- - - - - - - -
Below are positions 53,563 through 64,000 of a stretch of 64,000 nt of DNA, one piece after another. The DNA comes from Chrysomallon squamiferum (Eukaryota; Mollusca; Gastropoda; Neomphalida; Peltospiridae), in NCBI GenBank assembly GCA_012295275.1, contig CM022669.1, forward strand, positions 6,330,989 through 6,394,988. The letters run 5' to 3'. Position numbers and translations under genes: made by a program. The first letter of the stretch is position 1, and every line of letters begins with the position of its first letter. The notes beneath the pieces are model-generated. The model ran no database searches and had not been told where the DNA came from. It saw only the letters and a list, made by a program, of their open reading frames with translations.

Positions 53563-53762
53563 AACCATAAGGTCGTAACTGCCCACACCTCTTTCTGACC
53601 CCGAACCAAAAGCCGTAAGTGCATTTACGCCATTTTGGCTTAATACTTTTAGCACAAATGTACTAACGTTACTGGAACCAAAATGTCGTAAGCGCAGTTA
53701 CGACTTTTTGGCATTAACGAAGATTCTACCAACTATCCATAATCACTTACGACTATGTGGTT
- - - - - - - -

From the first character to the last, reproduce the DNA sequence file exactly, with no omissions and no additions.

Below are positions 53,563 through 64,000 of a stretch of 64,000 nt of DNA, one piece after another. The DNA comes from Chrysomallon squamiferum (Eukaryota; Mollusca; Gastropoda; Neomphalida; Peltospiridae), in NCBI GenBank assembly GCA_012295275.1, contig CM022669.1, forward strand, positions 6,330,989 through 6,394,988. The letters run 5' to 3'. Position numbers and translations under genes: made by a program. The first letter of the stretch is position 1, and every line of letters begins with the position of its first letter. The notes beneath the pieces are model-generated. The model ran no database searches and had not been told where the DNA came from. It saw only the letters and a list, made by a program, of their open reading frames with translations.

Positions 53563-53762
53563 AACCATAAGGTCGTAACTGCCCACACCTCTTTCTGACC
53601 CCGAACCAAAAGCCGTAAGTGCATTTACGCCATTTTGGCTTAATACTTTTAGCACAAATGTACTAACGTTACTGGAACCAAAATGTCGTAAGCGCAGTTA
53701 CGACTTTTTGGCATTAACGAAGATTCTACCAACTATCCATAATCACTTACGACTATGTGGTT